Newborn babies who are unable to make enough thyroid hormone have congenital hypothyroidism, meaning they are born with an underactive or absent thyroid gland. If the condition is not found and treated, children can have mental retardation and growth failure. But the good news is that early diagnosis and proper treatment can prevent these problems. In most cases, the condition is permanent and your child will need lifelong treatment.
The most common causes are
These abnormalities are not inherited from the parents.
About 1 in every 2,000 to 4,000 babies is born with congenital hypothyroidism. It is twice as common in girls as in boys.
Other possible causes include
Less commonly, a mother’s thyroid disease or medicines taken during pregnancy can cause congenital hypothyroidism.
Thyroid hormone helps your baby’s brain and nervous system develop normally. It also helps the heart, muscles, and other organs work properly. Thyroid hormone regulates how the body uses and stores energy and how the body grows. The thyroid gland makes two forms of thyroid hormone, T4 (thyroxine) and T3 (triiodothyronine).
Many babies with congenital hypothyroidism appear normal at birth or for several months after birth. But others may have these signs and symptoms:
They might also have
Thyroid hormone deficiency can also occur in older babies or young children, even if test results at birth were normal. If your child shows signs and symptoms of hypothyroidism, contact your doctor right away.
Most newborns in the United States are tested a few days after birth for congenital hypothyroidism as part of standard screening tests. These tests detect almost all cases of congenital hypothyroidism. Doctors check blood levels of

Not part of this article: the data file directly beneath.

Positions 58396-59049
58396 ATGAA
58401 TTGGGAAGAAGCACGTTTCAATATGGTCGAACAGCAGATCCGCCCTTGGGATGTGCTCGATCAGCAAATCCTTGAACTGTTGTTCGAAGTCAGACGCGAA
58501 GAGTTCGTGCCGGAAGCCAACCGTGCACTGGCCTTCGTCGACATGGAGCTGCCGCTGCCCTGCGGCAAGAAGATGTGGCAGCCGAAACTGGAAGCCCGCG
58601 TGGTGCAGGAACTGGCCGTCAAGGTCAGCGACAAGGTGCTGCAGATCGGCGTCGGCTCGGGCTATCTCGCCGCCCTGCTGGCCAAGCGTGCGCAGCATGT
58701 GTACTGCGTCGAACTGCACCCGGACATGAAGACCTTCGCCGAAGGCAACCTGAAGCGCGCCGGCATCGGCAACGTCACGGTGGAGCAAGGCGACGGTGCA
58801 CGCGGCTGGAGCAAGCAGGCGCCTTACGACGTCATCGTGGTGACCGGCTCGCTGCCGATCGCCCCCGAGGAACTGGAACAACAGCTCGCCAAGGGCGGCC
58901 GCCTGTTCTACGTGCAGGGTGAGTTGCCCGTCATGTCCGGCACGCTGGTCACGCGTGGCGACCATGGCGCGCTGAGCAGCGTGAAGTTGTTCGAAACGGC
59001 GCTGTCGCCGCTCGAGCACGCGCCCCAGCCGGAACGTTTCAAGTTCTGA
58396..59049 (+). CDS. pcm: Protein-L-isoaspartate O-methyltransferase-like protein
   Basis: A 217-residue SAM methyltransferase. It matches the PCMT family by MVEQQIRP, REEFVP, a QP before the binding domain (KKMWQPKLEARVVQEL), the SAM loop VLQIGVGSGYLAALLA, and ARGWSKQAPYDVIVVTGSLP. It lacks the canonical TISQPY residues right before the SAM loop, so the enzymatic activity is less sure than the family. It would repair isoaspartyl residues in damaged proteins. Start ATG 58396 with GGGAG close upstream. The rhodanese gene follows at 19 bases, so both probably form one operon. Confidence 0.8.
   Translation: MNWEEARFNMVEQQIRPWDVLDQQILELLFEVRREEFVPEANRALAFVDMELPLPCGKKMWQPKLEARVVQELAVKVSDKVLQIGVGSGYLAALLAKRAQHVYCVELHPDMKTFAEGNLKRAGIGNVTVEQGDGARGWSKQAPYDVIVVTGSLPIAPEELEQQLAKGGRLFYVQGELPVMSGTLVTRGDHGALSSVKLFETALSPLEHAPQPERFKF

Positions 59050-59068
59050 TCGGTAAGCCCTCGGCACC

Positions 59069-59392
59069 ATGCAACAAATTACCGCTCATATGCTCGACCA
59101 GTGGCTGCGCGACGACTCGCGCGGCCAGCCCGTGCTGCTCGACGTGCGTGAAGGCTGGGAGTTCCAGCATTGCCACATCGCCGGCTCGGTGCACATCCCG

Low levels of T4 and high levels of TSH suggest a diagnosis of congenital hypothyroidism. Doctors also might do a thyroid scan or an ultrasound exam to look at the size and location of the thyroid or to find out if it is missing altogether.
Every day, you will give a synthetic (laboratory-made) form of thyroid hormone to your baby to replace the missing thyroid hormone. You’ll crush the hormone pill and mix it with a small amount of water, breast milk, or formula. (Do not mix it with soy protein-based formulas, since they interfere with absorption of thyroid hormone.) Then you’ll give it to your baby by mouth, using a medicine dropper, syringe, or open nipple. Treatment begins as soon after birth as possible. In most cases, your child will need to take daily thyroid hormone throughout life.
Talk with your doctor about how often to have follow-ups. The doctor will recommend blood tests to check your child’s hormone levels regularly, including one month after any dose change, to make sure your child is getting the right amount of hormone. The doctor also will check your child’s growth and brain development.